||A harsh polemic by the Rebbe of Satmar against participating in the Zionist elections.
R. Joel(ish) Teitelbaum of Satmar (1888–1979), son of R. Hananiah Yom Tov Lipa Teitelbaum, served in communities in the Carpathians and northern Transylvania, and from 1928 at Satmar (Satu Mare). He became involved there in fierce controversies with both Zionist circles and Hasidim attached to other zaddikim, who violently opposed him. During the Holocaust, in 1944, he was saved in the rescue train arranged through R. R. Kasztner and from Bergen-Belsen reached Erez Israel. In 1947 he settled in the Williamsburg quarter of Brooklyn, New York, which was the center of a hasidic congregation that continued the way of life of a hasidic town in Hungary. In 1953 R. Teitelbaum became rabbi of the ultra-Orthodox Neturei Karta community in Jerusalem, although he remained in New York and only visited Israel every few years.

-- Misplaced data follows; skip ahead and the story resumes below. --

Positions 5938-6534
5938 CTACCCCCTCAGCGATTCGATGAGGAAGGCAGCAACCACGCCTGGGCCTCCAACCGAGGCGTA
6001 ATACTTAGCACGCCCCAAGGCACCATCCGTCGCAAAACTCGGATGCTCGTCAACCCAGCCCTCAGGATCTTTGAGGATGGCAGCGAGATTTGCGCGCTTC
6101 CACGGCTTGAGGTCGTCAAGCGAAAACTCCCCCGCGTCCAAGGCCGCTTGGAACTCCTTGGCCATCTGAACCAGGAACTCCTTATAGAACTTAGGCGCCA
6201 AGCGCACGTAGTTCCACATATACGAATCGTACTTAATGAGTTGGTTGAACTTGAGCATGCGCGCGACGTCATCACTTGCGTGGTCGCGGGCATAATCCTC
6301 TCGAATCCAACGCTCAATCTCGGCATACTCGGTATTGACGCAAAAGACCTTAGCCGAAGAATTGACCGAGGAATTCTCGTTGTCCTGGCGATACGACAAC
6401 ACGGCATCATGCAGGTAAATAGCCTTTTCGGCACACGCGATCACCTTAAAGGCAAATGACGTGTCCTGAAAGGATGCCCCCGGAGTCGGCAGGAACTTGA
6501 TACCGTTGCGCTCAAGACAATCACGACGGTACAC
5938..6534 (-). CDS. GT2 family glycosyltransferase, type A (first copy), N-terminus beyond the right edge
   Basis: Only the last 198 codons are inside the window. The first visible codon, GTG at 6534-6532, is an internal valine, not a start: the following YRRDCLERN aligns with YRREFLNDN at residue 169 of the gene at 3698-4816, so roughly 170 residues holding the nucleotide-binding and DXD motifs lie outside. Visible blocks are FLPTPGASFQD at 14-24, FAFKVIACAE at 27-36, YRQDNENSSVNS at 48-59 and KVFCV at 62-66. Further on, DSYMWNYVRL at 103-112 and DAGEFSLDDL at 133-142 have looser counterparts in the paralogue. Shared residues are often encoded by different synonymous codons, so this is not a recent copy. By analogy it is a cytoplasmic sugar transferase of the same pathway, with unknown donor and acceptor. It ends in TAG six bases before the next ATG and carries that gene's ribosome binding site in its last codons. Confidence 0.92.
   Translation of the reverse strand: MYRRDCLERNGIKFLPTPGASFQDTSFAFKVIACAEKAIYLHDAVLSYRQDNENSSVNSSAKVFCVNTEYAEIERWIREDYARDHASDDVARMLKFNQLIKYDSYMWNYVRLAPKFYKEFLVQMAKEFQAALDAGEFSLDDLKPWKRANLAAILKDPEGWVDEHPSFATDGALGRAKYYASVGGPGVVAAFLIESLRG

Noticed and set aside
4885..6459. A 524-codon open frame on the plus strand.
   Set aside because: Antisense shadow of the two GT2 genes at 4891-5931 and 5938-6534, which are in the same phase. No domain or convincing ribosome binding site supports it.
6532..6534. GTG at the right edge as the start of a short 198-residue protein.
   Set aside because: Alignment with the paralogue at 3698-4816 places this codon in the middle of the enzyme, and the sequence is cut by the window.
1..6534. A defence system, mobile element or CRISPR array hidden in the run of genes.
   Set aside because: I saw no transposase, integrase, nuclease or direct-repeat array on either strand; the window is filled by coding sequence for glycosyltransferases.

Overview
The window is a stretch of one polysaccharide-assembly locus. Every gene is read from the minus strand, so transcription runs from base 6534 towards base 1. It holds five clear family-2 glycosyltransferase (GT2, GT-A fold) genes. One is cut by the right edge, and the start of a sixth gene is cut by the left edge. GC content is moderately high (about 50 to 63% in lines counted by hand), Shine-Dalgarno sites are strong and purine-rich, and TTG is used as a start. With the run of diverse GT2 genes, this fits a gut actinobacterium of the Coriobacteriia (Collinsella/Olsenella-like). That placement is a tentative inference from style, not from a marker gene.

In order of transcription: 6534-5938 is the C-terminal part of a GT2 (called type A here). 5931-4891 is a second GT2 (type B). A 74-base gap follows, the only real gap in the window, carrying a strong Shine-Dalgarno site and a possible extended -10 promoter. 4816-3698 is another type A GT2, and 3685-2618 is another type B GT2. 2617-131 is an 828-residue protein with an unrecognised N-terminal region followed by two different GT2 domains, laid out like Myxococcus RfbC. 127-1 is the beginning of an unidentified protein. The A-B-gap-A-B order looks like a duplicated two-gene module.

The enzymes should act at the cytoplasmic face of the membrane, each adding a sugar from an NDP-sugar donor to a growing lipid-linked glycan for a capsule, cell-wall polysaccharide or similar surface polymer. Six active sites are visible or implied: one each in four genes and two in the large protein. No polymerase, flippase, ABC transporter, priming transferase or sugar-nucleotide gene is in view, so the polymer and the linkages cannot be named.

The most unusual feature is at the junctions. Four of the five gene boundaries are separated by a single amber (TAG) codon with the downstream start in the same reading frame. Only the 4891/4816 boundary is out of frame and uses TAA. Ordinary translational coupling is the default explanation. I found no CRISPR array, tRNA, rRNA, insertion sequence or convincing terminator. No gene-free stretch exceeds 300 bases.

R. Teitelbaum continued to be one of the most vigorous opponents of Zionism and the State of Israel, and engaged in intensive activity against the latter both in Israel and abroad, in his writings and sermons, and by demonstrations. While his opposition to Zionism and the State of Israel was based on halakhic grounds, most of which had been raised from the beginning of the Zionist movement, he added objections to the way of life and the social and political order in Israel, which in his opinion contradict the principles of halakhah.
An eminent scholar and sharp polemicist, R. Teitelbaum combined extreme fanaticism with a forceful personality. His public stand and at time his actions gave rise to much dissension and opposition. He succeeded in gathering round him a large hasidic community, exercising authority over his Hasidim even in matters which were really political.